The manipulation of person in this passage is skillful. Without straining, Williams moves deftly between all three persons—first, second, third—and also third-impersonal ("one's life could not be partitioned," etc.). The brief instance of the first person ("I acted and deliberated as well as I could") occurs within a moment of "direct speech." Williams then pivots immediately into the second person, as if addressing the hypothetical speaker of that thought—who also happens to be the reader. He then generalizes that in steps: first, by "a regret... such as a spectator might have"; then, "an agent's regret"; and finally, the conclusions of the "I" and "you" are universalized into conclusions about "one." If we view this paragraph dramatically, it involves the creation of a hypothetical character who keeps getting recast from successively more distant perspectives.

Williams's syntax here is highly paratactic. It would be easy to "chop up" the paragraph into much shorter sentences:
Sometimes regret can focus simply on the outside circumstances that made the action go wrong. The thought is, "I acted and deliberated as well as I could. It is sad that it turned out that way." But regret cannot always be held at that distance. It moves back to the moments of deliberation and action. You then regret acting as you did. This still need not imply that you deliberated carelessly. You may have deliberated as well as you could. But you still deeply regret that that was how the deliberation went. And you further regret that this was what you did.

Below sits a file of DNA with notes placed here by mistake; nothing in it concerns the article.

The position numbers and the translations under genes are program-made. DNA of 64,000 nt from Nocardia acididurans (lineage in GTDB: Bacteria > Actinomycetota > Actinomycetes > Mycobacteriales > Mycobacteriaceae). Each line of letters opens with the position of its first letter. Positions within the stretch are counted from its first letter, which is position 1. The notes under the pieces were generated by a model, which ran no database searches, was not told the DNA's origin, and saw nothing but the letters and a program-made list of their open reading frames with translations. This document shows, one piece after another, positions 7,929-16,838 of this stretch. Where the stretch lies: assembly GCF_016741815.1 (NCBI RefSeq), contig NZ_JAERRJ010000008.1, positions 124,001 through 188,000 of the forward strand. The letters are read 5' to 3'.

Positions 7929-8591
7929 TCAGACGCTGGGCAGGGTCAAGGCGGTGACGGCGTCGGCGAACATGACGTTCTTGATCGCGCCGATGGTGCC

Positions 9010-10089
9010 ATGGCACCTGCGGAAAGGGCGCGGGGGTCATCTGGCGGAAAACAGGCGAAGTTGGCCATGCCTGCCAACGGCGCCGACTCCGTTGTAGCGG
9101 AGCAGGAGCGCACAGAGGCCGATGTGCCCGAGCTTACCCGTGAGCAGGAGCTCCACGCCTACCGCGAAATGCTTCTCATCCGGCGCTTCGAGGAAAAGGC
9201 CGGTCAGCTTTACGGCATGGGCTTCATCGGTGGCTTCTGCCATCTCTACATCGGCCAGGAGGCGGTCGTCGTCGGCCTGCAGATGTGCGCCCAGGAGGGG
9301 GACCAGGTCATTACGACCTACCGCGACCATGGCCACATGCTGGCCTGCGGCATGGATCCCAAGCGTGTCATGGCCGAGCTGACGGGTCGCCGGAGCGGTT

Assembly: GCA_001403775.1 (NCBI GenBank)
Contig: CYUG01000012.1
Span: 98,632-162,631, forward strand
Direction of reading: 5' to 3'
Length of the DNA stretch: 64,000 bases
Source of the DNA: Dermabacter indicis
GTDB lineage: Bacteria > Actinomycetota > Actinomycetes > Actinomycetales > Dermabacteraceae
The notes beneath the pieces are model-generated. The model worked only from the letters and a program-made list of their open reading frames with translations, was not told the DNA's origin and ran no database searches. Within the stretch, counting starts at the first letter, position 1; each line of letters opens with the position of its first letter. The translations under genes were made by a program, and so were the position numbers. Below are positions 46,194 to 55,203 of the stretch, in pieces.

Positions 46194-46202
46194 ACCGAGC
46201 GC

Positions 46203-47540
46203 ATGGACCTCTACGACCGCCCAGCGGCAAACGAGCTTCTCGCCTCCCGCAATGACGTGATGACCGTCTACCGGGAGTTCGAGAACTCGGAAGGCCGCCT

Is this any clearer, simpler, or more intelligible? It seems to me that it is less so, in every regard. This gives lie to the notion that simpler syntax is always better: that short sentences are more comprehensible than long ones, that understanding is facilitated by minimizing the space between periods. Sometimes longer units—and, I think, longer rhythms—improve the sense of words by clarifying the connections between ideas, or joining them into logical pieces. Sequence, contradiction, correlation: these are all important tasks for agile philosophical prose. Still, parataxis seems best-suited to this kind of work—far more so than complex nesting of subordinate clauses.

Williams is very fond of antithesis, almost to a fault; if you were going to parody his prose, this would be the first feature on which you'd fixate:

  • Sometimes regret can focus simply on the outside circumstances... But regret cannot always be held at that distance. 
  • This still need not imply that you deliberated carelessly; you may have deliberated as well as you could[.] 
  • This is not just a regret about what happened, such as a spectator might have. It is an agent's regret... 
  • ... it is in the nature of action that such regrets cannot be eliminated, that one's life could not be partitioned into some things that one does intentionally and other things that merely happen to one.

But the antitheses are not tedious; indeed, they have the very point of thwarting tedium. They build suspense; they clarify a concept by defining its negative, like the movement between raw film and developed image. Antithesis is where Williams—and, I think, other philosophical writers (Derrida, of all people, is similarly enamored of the device)—is at his most playful and creative, and where his literary skill stands out most clearly: it is helpful and artful without being at all necessary in the strict sense.